Written by Eliott C. Ponte, Regulatory Compliance Counsel
Last Friday, I became the target of a scammer. Yes, little ol’ me. Why? I can’t tell you. But I was chosen. And at around 3:30 PM, I received a phone call from a “credit card company” stating that my card was breached.
Scammer: Hi, my name is John and I am calling to notify you that your credit card was breached.
Eliott: Again... geez. What credit card are you calling about?
Scammer: Well, before I give you any additional information, I need to verify your identity. Please verify your name, address, and credit card number?
Eliott: What credit card are you calling about?
Scammer: I can’t tell you what credit card I am calling about until I verify your identity.
Eliott: What bank or credit union do you work for?
Scammer: I am in a call center, but I work for many banks... Bank of America, Wells Fargo, Citi Bank, Capital One, Chase....
Eliott: Almost everyone in America has a credit card with one of those banks. Which credit card are you calling about?
Scammer: Is your cell phone number ###-###-####
Scammer: If you give me your name or social security number, I can pull up your account.
Eliott: I understand your company does not want to give out social security numbers over the phone before a consumer’s identity is verified, but I don’t know what credit card you are calling about.
Scammer: Well, I need to know your name before I can pull up your account.
Eliott: You don’t know my name? You called me to notify me of a breach. What’s my first name?
Scammer: I am trying to help you and protect you from someone ruining your credit.
Eliott: I am just going to start calling the numbers on the back of my credit cards so I can ensure that my card was actually breached.
Second Scammer: Hello Sir, we are trying to help you.
Eliott: Who is this?
Second Scammer: My name is Michael, I am one of the supervisors at the credit card call center. I was listening on the phone call, as a part of our quality control. We need your credit card information so we can cancel your credit cards
Eliott: My credit card information?
Second Scammer: Yes, if you give us your 16 digit credit card number, I can look up your account.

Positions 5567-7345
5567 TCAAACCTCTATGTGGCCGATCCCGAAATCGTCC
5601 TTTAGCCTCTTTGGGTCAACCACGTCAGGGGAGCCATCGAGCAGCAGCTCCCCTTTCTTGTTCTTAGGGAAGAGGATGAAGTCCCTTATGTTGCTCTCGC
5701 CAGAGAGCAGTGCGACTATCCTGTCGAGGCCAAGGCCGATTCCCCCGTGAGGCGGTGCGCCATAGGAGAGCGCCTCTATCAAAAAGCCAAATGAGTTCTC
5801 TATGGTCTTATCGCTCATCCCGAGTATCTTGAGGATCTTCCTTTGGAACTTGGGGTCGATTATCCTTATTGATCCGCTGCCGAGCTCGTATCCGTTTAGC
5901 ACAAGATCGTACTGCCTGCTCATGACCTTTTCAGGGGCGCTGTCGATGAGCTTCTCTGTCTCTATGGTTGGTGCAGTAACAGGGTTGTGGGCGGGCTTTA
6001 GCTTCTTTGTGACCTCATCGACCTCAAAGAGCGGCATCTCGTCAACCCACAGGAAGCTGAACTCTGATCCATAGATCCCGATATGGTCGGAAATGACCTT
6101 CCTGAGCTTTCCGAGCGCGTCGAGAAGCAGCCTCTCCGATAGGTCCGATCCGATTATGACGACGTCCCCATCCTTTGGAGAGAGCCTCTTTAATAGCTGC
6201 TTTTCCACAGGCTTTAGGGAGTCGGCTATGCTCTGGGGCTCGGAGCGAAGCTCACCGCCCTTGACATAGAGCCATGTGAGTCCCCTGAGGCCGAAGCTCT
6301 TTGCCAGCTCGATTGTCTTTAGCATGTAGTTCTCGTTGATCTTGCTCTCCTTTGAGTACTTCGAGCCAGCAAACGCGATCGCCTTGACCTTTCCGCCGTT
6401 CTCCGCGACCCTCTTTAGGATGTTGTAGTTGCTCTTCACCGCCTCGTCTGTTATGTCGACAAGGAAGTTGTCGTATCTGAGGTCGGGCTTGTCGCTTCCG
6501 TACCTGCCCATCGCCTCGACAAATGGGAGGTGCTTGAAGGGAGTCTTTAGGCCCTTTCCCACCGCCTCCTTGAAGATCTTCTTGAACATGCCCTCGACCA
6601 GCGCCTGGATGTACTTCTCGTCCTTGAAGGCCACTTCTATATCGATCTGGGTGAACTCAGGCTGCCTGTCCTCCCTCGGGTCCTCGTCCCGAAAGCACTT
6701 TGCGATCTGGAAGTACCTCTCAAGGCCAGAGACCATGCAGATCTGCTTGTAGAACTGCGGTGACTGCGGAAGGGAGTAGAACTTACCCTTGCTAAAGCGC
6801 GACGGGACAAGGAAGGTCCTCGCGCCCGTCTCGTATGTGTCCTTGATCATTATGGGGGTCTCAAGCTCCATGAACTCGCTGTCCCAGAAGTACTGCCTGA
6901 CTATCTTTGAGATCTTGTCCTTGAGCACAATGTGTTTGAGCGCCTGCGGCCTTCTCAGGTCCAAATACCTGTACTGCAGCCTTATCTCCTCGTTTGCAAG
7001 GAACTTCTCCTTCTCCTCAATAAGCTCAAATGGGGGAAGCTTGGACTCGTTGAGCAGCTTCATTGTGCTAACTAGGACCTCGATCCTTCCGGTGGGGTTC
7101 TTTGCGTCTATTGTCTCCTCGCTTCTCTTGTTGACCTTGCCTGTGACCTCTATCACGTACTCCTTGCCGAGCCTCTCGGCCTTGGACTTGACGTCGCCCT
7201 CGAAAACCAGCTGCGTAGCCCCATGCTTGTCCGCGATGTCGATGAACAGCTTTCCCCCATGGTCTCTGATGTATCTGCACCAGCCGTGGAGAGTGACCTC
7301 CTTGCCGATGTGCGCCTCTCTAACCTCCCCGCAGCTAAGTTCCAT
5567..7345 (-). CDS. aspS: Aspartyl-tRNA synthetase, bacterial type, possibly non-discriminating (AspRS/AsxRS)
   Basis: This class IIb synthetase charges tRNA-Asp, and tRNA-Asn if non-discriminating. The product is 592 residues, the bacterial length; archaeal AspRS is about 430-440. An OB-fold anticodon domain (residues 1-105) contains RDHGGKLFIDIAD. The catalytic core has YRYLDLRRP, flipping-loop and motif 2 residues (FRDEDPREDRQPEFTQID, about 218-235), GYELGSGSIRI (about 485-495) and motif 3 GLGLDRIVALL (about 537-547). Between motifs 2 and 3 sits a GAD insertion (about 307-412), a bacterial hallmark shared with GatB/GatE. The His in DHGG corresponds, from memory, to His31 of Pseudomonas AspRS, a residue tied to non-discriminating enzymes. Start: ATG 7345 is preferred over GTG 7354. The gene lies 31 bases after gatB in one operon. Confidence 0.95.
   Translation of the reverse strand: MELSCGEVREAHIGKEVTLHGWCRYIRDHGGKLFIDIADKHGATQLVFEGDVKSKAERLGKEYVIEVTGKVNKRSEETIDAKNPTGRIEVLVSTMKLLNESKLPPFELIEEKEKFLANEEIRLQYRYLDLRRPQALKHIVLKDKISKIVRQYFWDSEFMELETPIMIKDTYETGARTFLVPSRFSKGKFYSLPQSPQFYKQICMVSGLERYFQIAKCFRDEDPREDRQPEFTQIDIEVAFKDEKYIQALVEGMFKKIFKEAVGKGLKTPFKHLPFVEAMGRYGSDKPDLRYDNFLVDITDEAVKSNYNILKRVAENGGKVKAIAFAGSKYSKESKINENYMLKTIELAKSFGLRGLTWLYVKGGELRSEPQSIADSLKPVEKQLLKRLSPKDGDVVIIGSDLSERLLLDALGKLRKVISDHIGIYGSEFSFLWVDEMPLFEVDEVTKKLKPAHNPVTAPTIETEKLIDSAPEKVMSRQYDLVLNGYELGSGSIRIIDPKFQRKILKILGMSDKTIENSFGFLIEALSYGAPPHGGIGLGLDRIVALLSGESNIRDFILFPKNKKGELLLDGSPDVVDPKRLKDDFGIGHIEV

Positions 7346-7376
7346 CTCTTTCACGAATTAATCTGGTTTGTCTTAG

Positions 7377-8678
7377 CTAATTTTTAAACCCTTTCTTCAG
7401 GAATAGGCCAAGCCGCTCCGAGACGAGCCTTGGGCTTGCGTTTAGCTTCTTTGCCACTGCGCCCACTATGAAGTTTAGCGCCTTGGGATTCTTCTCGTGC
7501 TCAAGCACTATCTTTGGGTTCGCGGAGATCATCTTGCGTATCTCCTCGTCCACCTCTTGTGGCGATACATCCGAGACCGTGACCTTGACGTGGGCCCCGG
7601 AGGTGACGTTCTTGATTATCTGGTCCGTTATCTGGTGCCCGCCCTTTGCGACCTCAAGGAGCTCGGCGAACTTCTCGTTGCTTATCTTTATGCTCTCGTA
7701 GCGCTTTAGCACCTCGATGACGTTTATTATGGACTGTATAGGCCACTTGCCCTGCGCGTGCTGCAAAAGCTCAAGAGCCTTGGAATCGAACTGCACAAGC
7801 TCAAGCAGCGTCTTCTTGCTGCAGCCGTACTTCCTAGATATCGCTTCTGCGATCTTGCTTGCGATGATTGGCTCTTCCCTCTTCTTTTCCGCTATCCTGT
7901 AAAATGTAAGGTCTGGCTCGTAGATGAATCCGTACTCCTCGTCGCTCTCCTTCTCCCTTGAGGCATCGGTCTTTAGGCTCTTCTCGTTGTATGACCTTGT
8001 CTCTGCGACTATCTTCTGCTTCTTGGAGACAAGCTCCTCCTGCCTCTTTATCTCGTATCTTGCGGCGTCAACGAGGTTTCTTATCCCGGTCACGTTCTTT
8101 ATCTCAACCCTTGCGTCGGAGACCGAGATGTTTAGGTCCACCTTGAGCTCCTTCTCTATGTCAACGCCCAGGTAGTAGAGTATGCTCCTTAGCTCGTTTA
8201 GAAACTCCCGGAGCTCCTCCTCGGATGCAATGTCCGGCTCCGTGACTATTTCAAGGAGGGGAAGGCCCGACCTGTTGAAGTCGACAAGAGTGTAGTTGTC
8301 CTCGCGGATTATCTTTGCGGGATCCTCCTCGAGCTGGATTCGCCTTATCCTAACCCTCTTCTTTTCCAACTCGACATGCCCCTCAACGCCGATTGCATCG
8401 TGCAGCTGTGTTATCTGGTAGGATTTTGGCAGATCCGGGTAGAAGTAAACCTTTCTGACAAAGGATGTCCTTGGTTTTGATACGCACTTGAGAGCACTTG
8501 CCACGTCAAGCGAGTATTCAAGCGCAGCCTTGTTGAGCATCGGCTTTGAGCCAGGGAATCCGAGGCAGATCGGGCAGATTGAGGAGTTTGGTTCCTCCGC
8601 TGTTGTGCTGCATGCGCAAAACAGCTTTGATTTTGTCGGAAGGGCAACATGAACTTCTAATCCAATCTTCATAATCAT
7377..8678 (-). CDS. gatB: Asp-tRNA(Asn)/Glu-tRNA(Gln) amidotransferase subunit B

***Eliott Hangs Up****
After I hung up, I called all of the institutions I have credit cards with and confirmed that my cards were not breached. Feeling confident and upset, I redialed the number they called me from. To no surprise, after one ring I received a message that stated “the magic jack customer you are trying to reach is unavailable.”
Since this week is National Consumer Protection Week, which is a coordinated campaign that encourages consumers nationwide to learn how to protect themselves from fraud and scams, I decided to put the top-three fraud reporting resources I found to be helpful in a blog. I hope our blog readers can use these resources to help members, who are victims of theft, report scams to the appropriate authorities.
#1 Federal Trade Commission. The FTC has the most resources available to consumers on its website www.ftc.gov. I also found their website to be the most helpful and easy to navigate. The FTC’s website does an excellent job educating consumers on different types of scams, as it has helpful videos and commentary broken down by scam topic. The FTC also tracks scam trends, which may be helpful to credit union employees tasked with promoting financial literacy. Consumers can also report identify theft to the FTC. The FTC employs a three-step process aimed to minimize damage and bring a thief to justice. Members who want to file a report with the FTC should be directed to www.identifytheft.gov. A Spanish version of the site is also available at RobodeIdentidad.gov. Consumers wishing to report mass marketing (including SPAM) and telemarketing fraud can also file a complaint with the FTC.
#2 National Credit Union Administration. NCUA launched its own Fraud Prevention Center, which helps consumers learn about fraud prevention and online security. Similar to the FTC’s website, the NCUA does an excellent job of presenting relevant information to consumers. The website is not only easy to navigate, but the website does an excellent job at categorizing certain types of fraud. Consumers can also find consumer protection and personal finance information and resources in Spanish on espanol.MyCreditUnion.gov
#3 FinCEN. FinCEN’s website contains links to several other websites that will help a victim report fraud. While not as informative as the FTC’s website, FinCEN is a great place find other resources to all types of fraud. In addition, FinCEN’s website contains a list of resources on financial education and financial literacy initiatives.